Here’s Why You Keep Getting Hangnails—and What to Do About It

Nail experts share common hangnail causes and pro tips on how to treat them.

<p>Grace Cary/Getty Images</p>

Grace Cary/Getty Images

The term “hangnail” came about likely because of its appearance: a small, torn piece of skin or cuticle that hangs off the side of your nail bed. For as tiny as they are, they sure can be a nuisance. Sometimes they can even cause discomfort, irritation, or pain, and once you spot one the temptation to pick at it or pull it off intensifies until it’s finally gone. So what causes hangnails in the first place, and what’s the best approach for getting rid of them? We’ve got answers.

RELATED: Why You Should Be Using Cuticle Oil Regularly, According to Nail Experts

What Causes Hangnails?

Hangnails have varying causes, but one of the biggest culprits is dry skin, says nail artist Linh Ngo. Dry skin is more likely to become irritated or broken, which ultimately leads to the skin or cuticle cracking and pulling away from the nail bed.

“Another common cause of hangnails is damage to the fingers and nails,” Ngo adds. “If you use your hands for rough tasks, your skin is more susceptible to injury and trauma, which can cause hangnails.”

Mazz Hanna, nail artist and founder of Nailing Hollywood, notes that another common cause of hangnails is picking or biting around the cuticle. Essentially, she says, “Anything that can cause the skin in your cuticle area to raise can cause a hangnail to form.”

How to Get Rid of Hangnails

The temptation to pick at a hangnail is far too real, but Hanna stresses that you should avoid doing this since it can only make matters worse. Also, she says that you shouldn’t just pull it out since this can lead to more irritation and even a painful infection. Instead, focus on treating the issue itself to get that sweet relief.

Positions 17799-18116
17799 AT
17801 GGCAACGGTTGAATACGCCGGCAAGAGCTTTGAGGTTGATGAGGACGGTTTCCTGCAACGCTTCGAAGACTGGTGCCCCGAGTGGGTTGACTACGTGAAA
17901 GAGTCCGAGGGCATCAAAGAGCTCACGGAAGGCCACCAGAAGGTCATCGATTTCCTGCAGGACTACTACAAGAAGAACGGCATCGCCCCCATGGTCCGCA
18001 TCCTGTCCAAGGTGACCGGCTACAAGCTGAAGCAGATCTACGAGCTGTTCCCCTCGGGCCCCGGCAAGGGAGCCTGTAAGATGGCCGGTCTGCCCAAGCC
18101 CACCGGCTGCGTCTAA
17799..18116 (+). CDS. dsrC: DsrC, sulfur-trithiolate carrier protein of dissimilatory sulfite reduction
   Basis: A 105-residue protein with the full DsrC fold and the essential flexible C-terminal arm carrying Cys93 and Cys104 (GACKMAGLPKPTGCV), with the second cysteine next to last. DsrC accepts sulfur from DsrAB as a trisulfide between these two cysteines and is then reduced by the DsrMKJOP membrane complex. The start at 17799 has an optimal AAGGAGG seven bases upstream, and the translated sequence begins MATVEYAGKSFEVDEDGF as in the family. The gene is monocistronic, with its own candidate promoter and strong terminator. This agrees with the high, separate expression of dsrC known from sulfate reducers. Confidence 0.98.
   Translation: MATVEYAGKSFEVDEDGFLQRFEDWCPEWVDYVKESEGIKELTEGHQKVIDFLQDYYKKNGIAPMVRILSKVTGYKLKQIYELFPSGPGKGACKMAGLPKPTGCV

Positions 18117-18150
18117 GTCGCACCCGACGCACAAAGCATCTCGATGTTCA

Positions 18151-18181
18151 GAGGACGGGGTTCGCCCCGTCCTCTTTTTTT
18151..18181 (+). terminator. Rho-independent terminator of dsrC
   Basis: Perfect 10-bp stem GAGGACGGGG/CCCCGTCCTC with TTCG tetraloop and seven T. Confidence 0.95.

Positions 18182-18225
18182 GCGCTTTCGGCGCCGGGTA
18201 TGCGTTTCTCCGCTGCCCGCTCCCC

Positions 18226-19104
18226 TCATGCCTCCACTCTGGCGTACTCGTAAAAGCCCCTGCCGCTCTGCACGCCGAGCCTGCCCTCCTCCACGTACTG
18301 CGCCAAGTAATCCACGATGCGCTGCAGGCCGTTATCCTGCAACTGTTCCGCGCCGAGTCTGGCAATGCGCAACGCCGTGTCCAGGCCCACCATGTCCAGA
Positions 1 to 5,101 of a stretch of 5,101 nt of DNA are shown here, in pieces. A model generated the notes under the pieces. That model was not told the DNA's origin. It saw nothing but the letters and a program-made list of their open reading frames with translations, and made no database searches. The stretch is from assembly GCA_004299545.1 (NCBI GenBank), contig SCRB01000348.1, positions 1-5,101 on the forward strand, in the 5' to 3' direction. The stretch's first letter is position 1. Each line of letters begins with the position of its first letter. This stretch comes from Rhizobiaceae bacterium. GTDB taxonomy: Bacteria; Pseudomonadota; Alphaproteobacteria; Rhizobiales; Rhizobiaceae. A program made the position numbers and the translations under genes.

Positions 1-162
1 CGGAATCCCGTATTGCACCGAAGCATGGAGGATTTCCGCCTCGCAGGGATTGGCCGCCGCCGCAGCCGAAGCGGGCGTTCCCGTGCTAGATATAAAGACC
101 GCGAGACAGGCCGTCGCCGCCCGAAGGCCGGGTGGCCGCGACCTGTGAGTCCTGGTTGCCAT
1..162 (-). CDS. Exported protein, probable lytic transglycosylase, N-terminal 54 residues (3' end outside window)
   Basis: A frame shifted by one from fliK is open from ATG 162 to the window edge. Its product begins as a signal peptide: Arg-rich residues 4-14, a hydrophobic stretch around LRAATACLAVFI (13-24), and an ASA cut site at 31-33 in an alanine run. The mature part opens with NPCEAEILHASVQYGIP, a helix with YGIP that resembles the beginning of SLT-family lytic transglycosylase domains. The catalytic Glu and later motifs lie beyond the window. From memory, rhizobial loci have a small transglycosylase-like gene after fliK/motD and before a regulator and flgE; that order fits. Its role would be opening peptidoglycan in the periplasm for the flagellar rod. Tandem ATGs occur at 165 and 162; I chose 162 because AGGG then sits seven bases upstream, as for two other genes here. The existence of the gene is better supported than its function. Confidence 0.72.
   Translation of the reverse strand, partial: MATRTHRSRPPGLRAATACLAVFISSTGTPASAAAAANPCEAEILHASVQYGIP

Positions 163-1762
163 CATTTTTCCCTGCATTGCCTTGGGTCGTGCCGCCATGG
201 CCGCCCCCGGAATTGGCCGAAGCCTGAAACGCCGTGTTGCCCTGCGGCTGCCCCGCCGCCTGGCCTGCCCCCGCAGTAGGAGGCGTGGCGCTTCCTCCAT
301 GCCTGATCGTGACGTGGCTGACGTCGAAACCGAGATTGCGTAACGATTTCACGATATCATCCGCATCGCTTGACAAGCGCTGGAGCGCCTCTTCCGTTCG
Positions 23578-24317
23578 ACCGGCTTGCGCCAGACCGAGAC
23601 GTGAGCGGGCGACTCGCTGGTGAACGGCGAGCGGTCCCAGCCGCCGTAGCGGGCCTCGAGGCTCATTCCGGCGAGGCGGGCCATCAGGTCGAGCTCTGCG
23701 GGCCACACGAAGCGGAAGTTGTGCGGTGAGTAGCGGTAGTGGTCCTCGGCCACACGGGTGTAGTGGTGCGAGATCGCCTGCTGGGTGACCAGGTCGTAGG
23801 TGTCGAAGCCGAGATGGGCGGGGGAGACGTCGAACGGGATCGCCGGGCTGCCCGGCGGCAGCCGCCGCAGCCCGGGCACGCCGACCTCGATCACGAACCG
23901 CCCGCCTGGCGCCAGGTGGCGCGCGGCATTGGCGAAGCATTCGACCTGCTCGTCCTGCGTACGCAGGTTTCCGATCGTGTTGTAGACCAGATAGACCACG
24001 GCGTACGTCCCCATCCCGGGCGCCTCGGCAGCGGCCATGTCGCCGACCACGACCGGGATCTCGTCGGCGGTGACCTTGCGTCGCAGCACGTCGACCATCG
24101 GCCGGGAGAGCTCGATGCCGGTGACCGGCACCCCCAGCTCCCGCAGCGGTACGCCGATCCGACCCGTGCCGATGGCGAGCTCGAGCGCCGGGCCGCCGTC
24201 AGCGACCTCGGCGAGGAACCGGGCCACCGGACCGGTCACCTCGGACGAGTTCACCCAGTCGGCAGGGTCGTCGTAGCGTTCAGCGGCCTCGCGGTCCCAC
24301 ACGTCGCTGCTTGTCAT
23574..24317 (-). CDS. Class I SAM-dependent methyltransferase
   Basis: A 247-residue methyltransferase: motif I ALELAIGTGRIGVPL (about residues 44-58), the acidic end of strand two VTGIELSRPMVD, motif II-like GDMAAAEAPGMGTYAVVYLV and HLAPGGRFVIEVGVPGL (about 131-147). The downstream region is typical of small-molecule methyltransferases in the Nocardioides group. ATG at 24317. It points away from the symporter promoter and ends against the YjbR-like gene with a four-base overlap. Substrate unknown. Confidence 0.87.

“Keeping your nails clean and hydrated is the best thing you can do for a hangnail,” Hanna says. “Instead of picking or tearing your hangnails, you can use a cuticle softener to remove the dead skin without cutting.” Try The Manicurist’s Cuticle Softener & Pusher Duo ($30, Manicurist) or Nailtopia Cuticle Softener ($10, Ulta).

Alternatively, she says you can gently clip off the hanging skin with a pair of clean, sanitized nail clippers. Afterward, apply a soothing cuticle oil to keep the area hydrated and to help accelerate the healing process. Hanna’s favorite is Chance of Sunny Head to Toe Oil in Calming Lavender ($20, Chance of Sunny) since the lavender has natural antimicrobial properties.

Pro Tip: If you’re tempted to pick at your hangnail, Ngo recommends placing a bandage over the area while it heals.

Related: What Is Nail Slugging—and Why It's the Simple Solution to Brittle Nails

How to Prevent Hangnails

Consistent nail care is the best way to ensure you rarely have to deal with hangnails. This means keeping them clean and moisturized.

“Make sure to put lotion on after you wash your hands, as soaps can dry out your skin,” Ngo says. “For added hydration, consider using a vitamin-rich cuticle oil at night so your skin can soak in the moisture while you sleep. This is extra important during the dry winter months when hangnails are more likely to occur.”

Sally Hansen’s Nail Rehab Oil Cuticle Balm ($10, Ulta) is a nice one to keep in your purse or at your desk since it’s a solid versus an oil. And good old lotion works, too. Make it something you look forward to by keeping a cute and nicely scented lotion on hand, like the Rare Beauty by Selena Gomez Find Comfort Hydrating Hand Cream ($18, Sephora) or L'Occitane Mini Hand Cream ($13, Sephora).

Lastly, Hanna says to curb the biting and picking habit pronto if this is something you regularly do. This can lead to more than hangnails and is a chief cause of bleeding, irritation, and infections around the nail bed. If you’re using harsh chemicals or working with your hands, protect them with gloves and follow up with a gentle cleanser and cuticle oil or balm.

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